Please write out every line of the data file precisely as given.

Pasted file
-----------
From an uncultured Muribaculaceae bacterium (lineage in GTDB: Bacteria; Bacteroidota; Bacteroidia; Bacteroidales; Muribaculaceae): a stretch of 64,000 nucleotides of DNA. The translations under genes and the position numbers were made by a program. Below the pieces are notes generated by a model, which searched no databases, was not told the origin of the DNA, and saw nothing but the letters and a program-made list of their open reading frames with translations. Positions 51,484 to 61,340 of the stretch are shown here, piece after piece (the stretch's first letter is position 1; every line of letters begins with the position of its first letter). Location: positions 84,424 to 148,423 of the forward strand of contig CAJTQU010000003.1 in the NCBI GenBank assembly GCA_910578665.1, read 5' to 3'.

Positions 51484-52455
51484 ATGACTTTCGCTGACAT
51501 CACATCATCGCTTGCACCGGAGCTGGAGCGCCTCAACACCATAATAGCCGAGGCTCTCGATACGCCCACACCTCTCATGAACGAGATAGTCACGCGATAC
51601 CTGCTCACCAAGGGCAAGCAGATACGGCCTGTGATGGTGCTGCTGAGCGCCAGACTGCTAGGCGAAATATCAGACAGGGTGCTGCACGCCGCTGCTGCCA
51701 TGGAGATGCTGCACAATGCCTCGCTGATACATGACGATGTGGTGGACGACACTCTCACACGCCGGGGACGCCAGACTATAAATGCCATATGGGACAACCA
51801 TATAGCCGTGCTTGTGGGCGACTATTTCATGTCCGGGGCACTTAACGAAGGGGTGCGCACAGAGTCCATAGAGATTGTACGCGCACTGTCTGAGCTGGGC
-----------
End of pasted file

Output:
From an uncultured Muribaculaceae bacterium (lineage in GTDB: Bacteria; Bacteroidota; Bacteroidia; Bacteroidales; Muribaculaceae): a stretch of 64,000 nucleotides of DNA. The translations under genes and the position numbers were made by a program. Below the pieces are notes generated by a model, which searched no databases, was not told the origin of the DNA, and saw nothing but the letters and a program-made list of their open reading frames with translations. Positions 51,484 to 61,340 of the stretch are shown here, piece after piece (the stretch's first letter is position 1; every line of letters begins with the position of its first letter). Location: positions 84,424 to 148,423 of the forward strand of contig CAJTQU010000003.1 in the NCBI GenBank assembly GCA_910578665.1, read 5' to 3'.

Positions 51484-52455
51484 ATGACTTTCGCTGACAT
51501 CACATCATCGCTTGCACCGGAGCTGGAGCGCCTCAACACCATAATAGCCGAGGCTCTCGATACGCCCACACCTCTCATGAACGAGATAGTCACGCGATAC
51601 CTGCTCACCAAGGGCAAGCAGATACGGCCTGTGATGGTGCTGCTGAGCGCCAGACTGCTAGGCGAAATATCAGACAGGGTGCTGCACGCCGCTGCTGCCA
51701 TGGAGATGCTGCACAATGCCTCGCTGATACATGACGATGTGGTGGACGACACTCTCACACGCCGGGGACGCCAGACTATAAATGCCATATGGGACAACCA
51801 TATAGCCGTGCTTGTGGGCGACTATTTCATGTCCGGGGCACTTAACGAAGGGGTGCGCACAGAGTCCATAGAGATTGTACGCGCACTGTCTGAGCTGGGC